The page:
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Communications links among countries are like transportation routes in the past, opening up new territories to trade and an economic upsurge
One thing I've learned about the optical network business, having followed it for more than a decade, is that the boom and bust cycles of the business often mask patterns that have long-term implications. The overbuilding of U.S. networks in the 1990s foretold a bust in the telecom industry. The buying up of bankrupt carriers' assets indicated the rise of new players, including Google (GOOG), which has built a fearsome infrastructure. These days, all the excitement in the optical business is around new undersea cables being laid (or planned), bridging previously unconnected parts of the world. These cables are, in fact, the early warning signs of a coming economic boom.
Let me explain. In the 1990s, we saw a grotesque number of cables laid under the Atlantic and Pacific, connecting the U.S. with Japan, parts of Asia Pacific, and Europe. Those three regions went through an unprecedented boom, much of it inspired by technological changes that brought millions of people to the Internet. The boom, also inspired by deregulation of the telecom infrastructures in those countries, led to further spending on such communications as wireless phone calls and the high-speed Web. Unfortunately, the demand (captured quite well by bandwidth provider Global Crossing (GLBC) in the early days) led to overbuilding, oversupply—and eventually a bust.
A similar scenario is now playing out in the Trans-Pacific region, where cables are being built rapidly, and the bandwidth capacity on existing cables is being doubled. Many more cables under construction will connect with India and China, both of which are going through their own economic booms. According to the World Bank, China is the world's second-largest economy, and India claims the fourth spot. These countries have become economic hubs—not only buying but also selling to the outside world. And a key ingredient of trade is the ability to communicate, which in turn requires the large amount of capacity that can come only with undersea fiber cables.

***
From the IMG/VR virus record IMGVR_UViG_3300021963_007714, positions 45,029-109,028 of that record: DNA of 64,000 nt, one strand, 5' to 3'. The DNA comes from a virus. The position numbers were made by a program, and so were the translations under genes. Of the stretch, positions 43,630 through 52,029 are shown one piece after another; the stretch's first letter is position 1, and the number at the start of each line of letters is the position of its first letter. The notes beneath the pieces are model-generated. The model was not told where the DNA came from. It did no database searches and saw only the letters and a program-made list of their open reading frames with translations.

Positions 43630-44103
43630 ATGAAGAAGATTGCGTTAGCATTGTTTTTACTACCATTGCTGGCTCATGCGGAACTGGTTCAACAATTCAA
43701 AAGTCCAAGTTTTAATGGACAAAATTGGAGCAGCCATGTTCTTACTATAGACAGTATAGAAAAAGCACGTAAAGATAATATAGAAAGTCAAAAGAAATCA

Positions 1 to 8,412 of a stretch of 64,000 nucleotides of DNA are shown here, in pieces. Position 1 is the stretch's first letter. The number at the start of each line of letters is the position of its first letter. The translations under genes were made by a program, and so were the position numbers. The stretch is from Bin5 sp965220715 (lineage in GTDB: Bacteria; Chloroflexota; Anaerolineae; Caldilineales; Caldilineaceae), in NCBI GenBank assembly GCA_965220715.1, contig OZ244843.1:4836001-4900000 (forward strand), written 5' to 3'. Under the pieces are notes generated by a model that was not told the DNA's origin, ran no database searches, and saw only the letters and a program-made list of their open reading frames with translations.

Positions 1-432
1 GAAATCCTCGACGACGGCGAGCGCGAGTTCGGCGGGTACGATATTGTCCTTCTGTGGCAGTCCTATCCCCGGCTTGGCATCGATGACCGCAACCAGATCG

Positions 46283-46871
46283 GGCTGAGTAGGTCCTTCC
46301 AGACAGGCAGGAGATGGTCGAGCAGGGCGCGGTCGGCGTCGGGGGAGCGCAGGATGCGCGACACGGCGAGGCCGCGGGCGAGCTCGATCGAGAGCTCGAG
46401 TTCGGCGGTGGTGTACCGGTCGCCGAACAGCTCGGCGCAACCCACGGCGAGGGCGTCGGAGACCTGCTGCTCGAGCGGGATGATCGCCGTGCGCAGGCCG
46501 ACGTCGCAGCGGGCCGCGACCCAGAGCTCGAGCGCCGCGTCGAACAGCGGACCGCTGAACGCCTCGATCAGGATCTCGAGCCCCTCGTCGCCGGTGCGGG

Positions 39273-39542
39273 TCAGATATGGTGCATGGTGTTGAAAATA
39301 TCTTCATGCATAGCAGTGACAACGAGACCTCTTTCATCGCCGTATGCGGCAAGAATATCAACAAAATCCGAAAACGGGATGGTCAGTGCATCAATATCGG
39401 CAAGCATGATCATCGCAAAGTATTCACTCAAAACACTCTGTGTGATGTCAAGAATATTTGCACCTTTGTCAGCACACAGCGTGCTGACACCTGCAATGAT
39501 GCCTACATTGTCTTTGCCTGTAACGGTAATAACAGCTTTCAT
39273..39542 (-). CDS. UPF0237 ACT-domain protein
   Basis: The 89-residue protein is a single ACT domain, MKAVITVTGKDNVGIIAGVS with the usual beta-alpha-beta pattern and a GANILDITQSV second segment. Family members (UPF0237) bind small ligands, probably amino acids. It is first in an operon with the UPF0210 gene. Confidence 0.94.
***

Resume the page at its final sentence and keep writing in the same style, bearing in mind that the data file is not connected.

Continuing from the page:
Connecting Up Africa
The latest such effort is Seacom, a $650 million, 15,000km cable connecting East Africa with Asia and Europe. It is expected to be completed next June and provide 1.28 terabits per second of network capacity. This is just tip of the iceberg. According to TeleGeography, a research firm that tracks the global broadband business, 12 cables either in planning stages or under construction will connect Africa to the rest of the planet. Those connections will have a theoretical capacity of more than 13 terabits per second, and construction is estimated to cost more than $3 billion.
Why so much connectivity? After all, PC penetration is abysmally low in Africa. The answer is cell phones. At the beginning of 2008, the continent had a quarter of a billion mobile subscribers, according to the International Telecommunications Union, and Portio Research expects the number to increase to 378 million by 2011. Local companies are furiously building out networks, and by all indications, overall market penetration is going to increase from the 28% mark reported at the start of this year. Cell phones require networks to transfer calls between countries, so there is a need for networks to circle the continent—or at least countries where demand is greatest, such as Kenya, Nigeria, and South Africa.
In the recent past, India went through a similar cycle, in which a spurt in mobile sales acted as a catalyst for the overall economy. Phone calls provide the vital connections for trade to flourish in areas hitherto unconnected. Something similar is happening in Africa, where mobile banking has emerged as a facilitator of cross-border trade.
You can see a similar scenario set to play out in other parts of the world. About five cables on the drawing board or under construction will connect Cambodia, Bangladesh, Vietnam, and some of the smaller countries in Asia. All these countries are going through an economic upsurge and are becoming part of the global economic system.
This leads me to my conclusion: Building new cables is the equivalent to adding new roads, new shipping lanes, or flights. The undersea fibers of today are what sea trading routes were in the past—an indicator of future economic activity and a subsequent boom.